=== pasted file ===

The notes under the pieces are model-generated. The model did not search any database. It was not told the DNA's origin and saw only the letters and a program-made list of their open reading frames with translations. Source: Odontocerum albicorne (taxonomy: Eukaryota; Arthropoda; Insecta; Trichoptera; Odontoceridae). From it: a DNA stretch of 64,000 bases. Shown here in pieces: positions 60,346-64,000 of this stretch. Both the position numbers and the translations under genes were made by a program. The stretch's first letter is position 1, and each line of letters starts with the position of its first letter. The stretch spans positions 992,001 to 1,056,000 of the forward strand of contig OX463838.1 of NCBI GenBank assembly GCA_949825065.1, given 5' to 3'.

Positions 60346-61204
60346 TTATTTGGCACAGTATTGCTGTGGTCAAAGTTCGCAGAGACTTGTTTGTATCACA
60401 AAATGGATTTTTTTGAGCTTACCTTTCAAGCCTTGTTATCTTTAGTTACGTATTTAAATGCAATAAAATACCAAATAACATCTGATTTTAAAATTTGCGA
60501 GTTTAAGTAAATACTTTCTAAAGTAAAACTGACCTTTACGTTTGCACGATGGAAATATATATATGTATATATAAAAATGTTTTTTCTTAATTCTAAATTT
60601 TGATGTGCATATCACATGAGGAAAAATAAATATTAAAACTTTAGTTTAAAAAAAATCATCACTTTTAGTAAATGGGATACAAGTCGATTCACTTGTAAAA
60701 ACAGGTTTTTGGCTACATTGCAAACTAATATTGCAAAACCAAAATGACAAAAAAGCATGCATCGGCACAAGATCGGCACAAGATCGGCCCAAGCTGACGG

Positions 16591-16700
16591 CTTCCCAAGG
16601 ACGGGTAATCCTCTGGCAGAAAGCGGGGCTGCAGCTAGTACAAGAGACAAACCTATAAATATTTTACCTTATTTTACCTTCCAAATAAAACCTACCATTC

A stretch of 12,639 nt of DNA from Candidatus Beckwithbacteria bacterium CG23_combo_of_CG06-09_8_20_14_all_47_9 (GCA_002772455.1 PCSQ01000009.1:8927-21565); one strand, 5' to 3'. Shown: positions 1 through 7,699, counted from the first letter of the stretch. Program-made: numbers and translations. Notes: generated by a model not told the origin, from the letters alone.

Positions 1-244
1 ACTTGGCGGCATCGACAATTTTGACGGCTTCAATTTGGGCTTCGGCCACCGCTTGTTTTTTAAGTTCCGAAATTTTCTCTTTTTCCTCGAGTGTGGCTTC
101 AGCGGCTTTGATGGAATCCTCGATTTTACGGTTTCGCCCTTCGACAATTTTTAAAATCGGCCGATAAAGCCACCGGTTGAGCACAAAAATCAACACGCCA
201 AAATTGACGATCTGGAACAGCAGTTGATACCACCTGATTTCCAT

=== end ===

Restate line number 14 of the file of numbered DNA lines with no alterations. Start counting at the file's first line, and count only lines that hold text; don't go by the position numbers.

101 AGCGGCTTTGATGGAATCCTCGATTTTACGGTTTCGCCCTTCGACAATTTTTAAAATCGGCCGATAAAGCCACCGGTTGAGCACAAAAATCAACACGCCA